That’s all the important stuff you need to know right away. There’s more, but you’ll discover it over time. You can go to system settings, and to the various system setting tools suggested here to do things like moving the Task Panel to the bottom of the screen, changing your wallpaper (the image on the desktop) and choosing whether to show icons for hard drives or plugged in devices, the trash can, etc.

    10 or 20 things to do after installing Ubuntu Mate (14.10)

    See here to see why you might want to install the Mate flavor of Ubuntu 14.10.

    Then, install it and consider doing these things. Get your system up to date. Yes, yes, you just installed it but that install image was old(ish). Update and upgrade now:

    First, you probably want to open the Software Center, to to Software and Updates, and enable all the Ubuntu Software Sourcews (other than source and the CDRom option). Then:

    sudo apt-get update
    sudo apt-get dist-upgrade

    Go to Preferences/Additional Drivers and then allow additional drivers, and pick a proprietary driver for your graphics card if you like.

    Install the Synaptic Package manager and if you like use it for some of the following updates. I like Synaptic package manager better than the Ubuntu software center.

    sudo apt-get install synaptic

    You might not need to install gdebi but make sure it is there. This is an application that installs .deb files.
    sudo apt-get install gdebi

    So now you have a better set of installation tools.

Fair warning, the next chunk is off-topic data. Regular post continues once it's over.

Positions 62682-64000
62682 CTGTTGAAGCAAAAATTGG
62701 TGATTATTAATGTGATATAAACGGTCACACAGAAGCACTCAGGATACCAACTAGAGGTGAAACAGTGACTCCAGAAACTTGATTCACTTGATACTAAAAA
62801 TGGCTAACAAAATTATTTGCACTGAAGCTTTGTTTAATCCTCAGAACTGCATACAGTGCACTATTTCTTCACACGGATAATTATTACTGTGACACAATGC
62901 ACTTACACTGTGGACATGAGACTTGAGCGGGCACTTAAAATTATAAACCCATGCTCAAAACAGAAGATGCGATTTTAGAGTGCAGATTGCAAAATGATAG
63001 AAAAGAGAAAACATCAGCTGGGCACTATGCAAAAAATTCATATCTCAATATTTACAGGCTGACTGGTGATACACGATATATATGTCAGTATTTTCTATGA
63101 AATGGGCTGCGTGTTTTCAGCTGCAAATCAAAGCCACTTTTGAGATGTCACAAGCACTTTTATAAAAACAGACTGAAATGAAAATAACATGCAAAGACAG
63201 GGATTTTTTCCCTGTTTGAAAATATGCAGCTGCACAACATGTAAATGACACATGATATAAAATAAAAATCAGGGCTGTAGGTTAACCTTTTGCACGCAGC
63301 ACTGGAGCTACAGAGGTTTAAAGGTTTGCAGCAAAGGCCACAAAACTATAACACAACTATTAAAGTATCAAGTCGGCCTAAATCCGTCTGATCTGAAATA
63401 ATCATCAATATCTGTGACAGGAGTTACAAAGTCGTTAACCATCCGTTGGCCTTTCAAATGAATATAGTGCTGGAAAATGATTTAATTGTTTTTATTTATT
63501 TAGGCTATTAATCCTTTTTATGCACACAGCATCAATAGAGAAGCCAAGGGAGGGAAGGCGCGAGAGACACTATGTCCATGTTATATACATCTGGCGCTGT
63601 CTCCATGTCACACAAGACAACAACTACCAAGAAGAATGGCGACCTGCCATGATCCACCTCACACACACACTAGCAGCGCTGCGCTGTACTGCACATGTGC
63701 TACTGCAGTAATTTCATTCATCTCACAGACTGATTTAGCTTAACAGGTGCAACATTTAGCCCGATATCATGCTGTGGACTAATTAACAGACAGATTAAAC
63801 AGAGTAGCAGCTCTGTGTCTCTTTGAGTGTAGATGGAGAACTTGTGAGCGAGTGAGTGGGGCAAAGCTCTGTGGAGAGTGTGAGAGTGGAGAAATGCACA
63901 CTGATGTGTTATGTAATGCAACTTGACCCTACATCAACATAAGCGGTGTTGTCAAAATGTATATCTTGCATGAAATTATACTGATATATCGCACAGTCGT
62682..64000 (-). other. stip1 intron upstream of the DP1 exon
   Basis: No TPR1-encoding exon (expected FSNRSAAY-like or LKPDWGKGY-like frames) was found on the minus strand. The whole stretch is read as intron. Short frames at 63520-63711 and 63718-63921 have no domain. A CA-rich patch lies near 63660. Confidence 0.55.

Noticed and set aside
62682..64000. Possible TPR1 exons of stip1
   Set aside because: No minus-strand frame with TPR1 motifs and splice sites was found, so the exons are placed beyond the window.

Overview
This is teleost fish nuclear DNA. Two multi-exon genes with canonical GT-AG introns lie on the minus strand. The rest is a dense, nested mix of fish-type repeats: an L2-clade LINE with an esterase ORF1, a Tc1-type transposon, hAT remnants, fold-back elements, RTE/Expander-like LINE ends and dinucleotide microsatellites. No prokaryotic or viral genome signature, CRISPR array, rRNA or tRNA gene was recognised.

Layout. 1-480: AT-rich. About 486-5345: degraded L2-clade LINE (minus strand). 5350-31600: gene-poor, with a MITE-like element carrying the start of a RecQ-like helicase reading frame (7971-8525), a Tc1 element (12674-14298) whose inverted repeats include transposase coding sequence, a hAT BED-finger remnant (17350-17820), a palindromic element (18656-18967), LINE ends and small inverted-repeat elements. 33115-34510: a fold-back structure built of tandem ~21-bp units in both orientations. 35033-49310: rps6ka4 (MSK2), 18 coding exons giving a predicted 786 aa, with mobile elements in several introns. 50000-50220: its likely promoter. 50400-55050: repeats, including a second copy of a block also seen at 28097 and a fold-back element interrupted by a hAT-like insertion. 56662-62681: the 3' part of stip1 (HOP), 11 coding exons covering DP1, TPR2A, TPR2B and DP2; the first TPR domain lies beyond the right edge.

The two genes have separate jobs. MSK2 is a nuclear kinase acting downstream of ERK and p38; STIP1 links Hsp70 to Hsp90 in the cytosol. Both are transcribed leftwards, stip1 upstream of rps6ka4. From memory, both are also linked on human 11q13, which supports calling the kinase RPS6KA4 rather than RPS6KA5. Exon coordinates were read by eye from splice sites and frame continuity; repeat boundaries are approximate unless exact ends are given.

Go to the Google Website and install Chrome. Not Chromium Chrome. Chrome will run Netflix for you. Later, when you run it, it will ask if you want it to be your default browser. Your choice (I use Chrome as my default browser.)

    Using Synaptic Package Manager (if you like) you may want to install vlc media player, and your favorite audio software.

    I like emacs, you probably don’t, but if you do, this is a good time to install it, and consider updating your .emacs file.

    Open up the control center and fiddle with stuff.

    You then might want to head on over here and see if you want any of the suggested software for power management or other functionality.





    Ubuntu Linux Made Easy

    I checked out the book Ubuntu Made Easy: A Project-Based Introduction to Linux by Rickford Grant and Phil Bull (No Starch Press). With any book like this, the trick is matching it to the correct user. If you are the kind of person inclined to install the latest version of Ubuntu on your computer, you probably have already done enough with Linux to not need this book. If you are the kind of person who believes the trash talk about how bad Linux is, or who is frightened of the idea of stepping away from Windows or your Mac for any reason, run away now. This book is not for you. But, if you are the kind of person who has been thinking about installing Linux on that second or older computer you’ve got sitting there and want to do it in a relatively painless way, then this is a good choice. You can get all the info you need off the internet, but then you have to deal with snarky self aggrandizing technogeek obfuscation which is annoying.